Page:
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KU football analyst Lubick diagnosed with cancer

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KU football analyst Lubick diagnosed with cancer

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Kansas analyst Matt Lubick, a longtime college football assistant coach, has been diagnosed with leukemia, he told ESPN this week.

Lubick checked into the hospital in the Denver area earlier this week, and the staff of cancer specialists have begun testing to determine the best course of treatment.

He’s being treated by the cancer specialists at the Anschutz Center for Advanced Medicine, which is part of the University of Colorado Cancer Center in Aurora, Colo.

“The texts and support mean more than you can know,” said Lubick, who spoke with emotion about hearing from former colleagues and players. “It’s been spiritually uplifting and energized me. There’s a purpose to this and I’ve gotten some meaning through the suffering. It’s humbling to know you’ve impacted people’s lives.”

Lubick’s role as an analyst is a remote one, and he’s continued to break down opposing defenses and Zoom with the Kansas staff. On Tuesday, for example, he Zoomed with the Kansas offensive staff from the hospital and gave his third down thoughts after breaking down Oklahoma State, Kansas’ opponent this week.

“That was rewarding,” he said. “You don’t have to work during this stuff. I do it for therapy. The Kansas staff being so loving and caring and supportive has given me strength and given me purpose. It’s been therapeutic for me to keep mind off stuff.”

Lubick credits Kansas coach Lance Leipold, offensive coordinator Andy Kotelnicki and the Kansas staff for their support. He’s appreciative for the opportunity to work during his treatment.

“Matt has made great contributions to our offensive success in this analyst role, and that’s helped this program in ways that many people haven’t seen,” Leipold said. “His courage, faith and passion to want to contribute to this program while he’s battling this has really been remarkable. Our prayers are with him.”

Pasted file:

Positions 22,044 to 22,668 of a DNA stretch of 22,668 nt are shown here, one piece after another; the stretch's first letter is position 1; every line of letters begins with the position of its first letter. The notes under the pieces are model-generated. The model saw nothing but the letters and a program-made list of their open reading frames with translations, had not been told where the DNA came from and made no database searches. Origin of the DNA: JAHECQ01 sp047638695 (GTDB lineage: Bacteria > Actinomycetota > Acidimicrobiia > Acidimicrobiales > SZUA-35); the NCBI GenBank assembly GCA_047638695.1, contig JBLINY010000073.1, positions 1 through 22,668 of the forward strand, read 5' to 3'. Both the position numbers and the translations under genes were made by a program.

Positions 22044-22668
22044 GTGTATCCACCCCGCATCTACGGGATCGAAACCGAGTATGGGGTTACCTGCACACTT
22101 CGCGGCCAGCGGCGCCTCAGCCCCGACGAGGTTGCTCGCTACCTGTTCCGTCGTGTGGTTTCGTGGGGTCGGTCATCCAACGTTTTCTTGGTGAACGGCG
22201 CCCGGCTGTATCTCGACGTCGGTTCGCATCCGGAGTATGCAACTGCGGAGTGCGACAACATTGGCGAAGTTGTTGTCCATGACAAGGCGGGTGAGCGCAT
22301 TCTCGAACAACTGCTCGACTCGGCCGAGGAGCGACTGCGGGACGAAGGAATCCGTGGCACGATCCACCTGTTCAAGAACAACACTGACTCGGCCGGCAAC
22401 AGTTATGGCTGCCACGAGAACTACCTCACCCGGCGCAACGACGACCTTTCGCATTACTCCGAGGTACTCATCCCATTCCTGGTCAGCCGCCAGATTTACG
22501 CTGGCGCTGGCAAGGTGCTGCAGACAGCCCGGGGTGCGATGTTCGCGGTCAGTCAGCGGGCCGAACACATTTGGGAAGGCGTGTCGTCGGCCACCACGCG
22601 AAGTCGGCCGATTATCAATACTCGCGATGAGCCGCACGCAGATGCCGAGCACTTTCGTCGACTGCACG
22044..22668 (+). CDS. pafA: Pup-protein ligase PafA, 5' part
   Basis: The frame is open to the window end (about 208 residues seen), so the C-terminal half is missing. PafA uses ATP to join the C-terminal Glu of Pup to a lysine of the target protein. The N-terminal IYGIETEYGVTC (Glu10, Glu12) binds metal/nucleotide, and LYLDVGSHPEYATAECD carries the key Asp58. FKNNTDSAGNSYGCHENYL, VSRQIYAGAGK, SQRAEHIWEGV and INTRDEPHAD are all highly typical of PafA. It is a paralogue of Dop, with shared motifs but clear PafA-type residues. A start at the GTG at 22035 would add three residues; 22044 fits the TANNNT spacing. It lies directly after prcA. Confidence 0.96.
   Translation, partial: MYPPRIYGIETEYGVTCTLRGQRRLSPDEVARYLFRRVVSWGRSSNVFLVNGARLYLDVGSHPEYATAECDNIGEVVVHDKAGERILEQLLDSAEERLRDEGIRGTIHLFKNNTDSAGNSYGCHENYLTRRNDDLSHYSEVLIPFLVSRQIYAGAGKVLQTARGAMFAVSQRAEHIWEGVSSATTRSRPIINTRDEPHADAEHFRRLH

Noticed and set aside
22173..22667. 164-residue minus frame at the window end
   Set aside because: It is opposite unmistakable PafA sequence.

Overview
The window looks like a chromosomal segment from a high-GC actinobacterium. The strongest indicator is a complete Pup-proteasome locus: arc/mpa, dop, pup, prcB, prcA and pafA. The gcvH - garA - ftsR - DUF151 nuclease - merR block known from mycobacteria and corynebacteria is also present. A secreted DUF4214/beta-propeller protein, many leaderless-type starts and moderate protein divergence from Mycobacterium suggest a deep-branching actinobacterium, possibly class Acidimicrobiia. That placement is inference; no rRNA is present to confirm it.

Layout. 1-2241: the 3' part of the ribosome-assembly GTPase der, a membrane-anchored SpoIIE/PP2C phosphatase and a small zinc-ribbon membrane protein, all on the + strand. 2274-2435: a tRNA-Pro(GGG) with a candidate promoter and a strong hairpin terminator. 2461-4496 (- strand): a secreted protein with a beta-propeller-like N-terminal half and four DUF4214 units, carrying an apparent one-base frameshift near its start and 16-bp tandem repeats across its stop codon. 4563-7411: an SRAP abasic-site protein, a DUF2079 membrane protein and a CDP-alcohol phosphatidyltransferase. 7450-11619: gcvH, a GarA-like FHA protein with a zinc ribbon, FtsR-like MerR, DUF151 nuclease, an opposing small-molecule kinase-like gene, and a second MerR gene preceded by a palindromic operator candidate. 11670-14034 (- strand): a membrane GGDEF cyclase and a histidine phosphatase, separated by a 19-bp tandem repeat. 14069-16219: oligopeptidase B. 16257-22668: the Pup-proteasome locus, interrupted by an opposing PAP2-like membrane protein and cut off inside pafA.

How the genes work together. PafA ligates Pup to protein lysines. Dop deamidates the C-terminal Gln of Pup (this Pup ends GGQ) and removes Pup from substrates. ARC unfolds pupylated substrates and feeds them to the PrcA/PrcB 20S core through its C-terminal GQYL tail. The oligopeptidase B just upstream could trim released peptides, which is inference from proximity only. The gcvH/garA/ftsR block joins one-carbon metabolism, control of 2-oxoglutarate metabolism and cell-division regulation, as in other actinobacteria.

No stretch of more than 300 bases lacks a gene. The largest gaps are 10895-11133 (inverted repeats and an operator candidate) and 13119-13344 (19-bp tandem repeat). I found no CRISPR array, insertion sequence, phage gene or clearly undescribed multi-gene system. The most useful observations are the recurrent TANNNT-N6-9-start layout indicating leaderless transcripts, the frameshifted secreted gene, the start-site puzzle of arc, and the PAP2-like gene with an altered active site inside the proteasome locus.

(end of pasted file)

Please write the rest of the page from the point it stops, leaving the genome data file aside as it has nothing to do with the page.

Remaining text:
Lubick got hired by Kansas in July of 2022, and his job has primarily been away from campus. He went to Lawrence this summer for camp and soon after didn’t feel well.

Lubick ran the Boston Marathon in April and after a 16-mile run in late August didn’t feel well and went to the doctor, in part, because he didn’t want to lose any days of training. He soon found out his white blood cell count was so low that when he returned home he wasn’t allowed to be around people because of the risk.

That led to further tests and the eventual diagnosis of Acute Myeloid Leukemia. The official diagnosis came on Friday and Lubick said he moved into the hospital in the Denver area on Sunday, where he’ll soon learn of the course of his treatment.

Lubick had already spoken to former Indianapolis Colts coach Chuck Pagano, who shared his own journey in battling leukemia, which he was diagnosed with in 2012 and has since raised money and awareness to fight cancer. Lubick said conversations like that helped him prepare for the diagnosis.

“I was crushed, but I knew what to do and I was prepared,” he said. “I’m grateful for the profession. You have to be prepared and deal with adversity. Life challenges are opportunities to grow. That’s what I’ve been telling my players for the last 20 years, and now I have to live my advice.”

Lubick is a former offensive coordinator and assistant coach, most recently at Nebraska, Washington and Oregon.

He’s also coached at Duke, Arizona State, Ole Miss, Oregon State, San Jose State, Cal State Northridge and at Colorado State. He started his career as a student assistant at Colorado State, where his father, Sonny Lubick, was head coach from 1993 through 2007.

Along that path he’s touched thousands of players and staff members, and he said he spends an hour or two each night returning messages from everyone.

“It shows how important friends and family and relationships are in a tough times, it’s really hard to put into words,” he said. “When someone tells me how much they love me, I get a little bit emotional. One of the things about coaching, it’s a relationship business. Rekindling those and knowing how meaningful they are. That’s been huge.”

Lubick said he hopes to raise cancer awareness and help others by speaking about his battle with leukemia.

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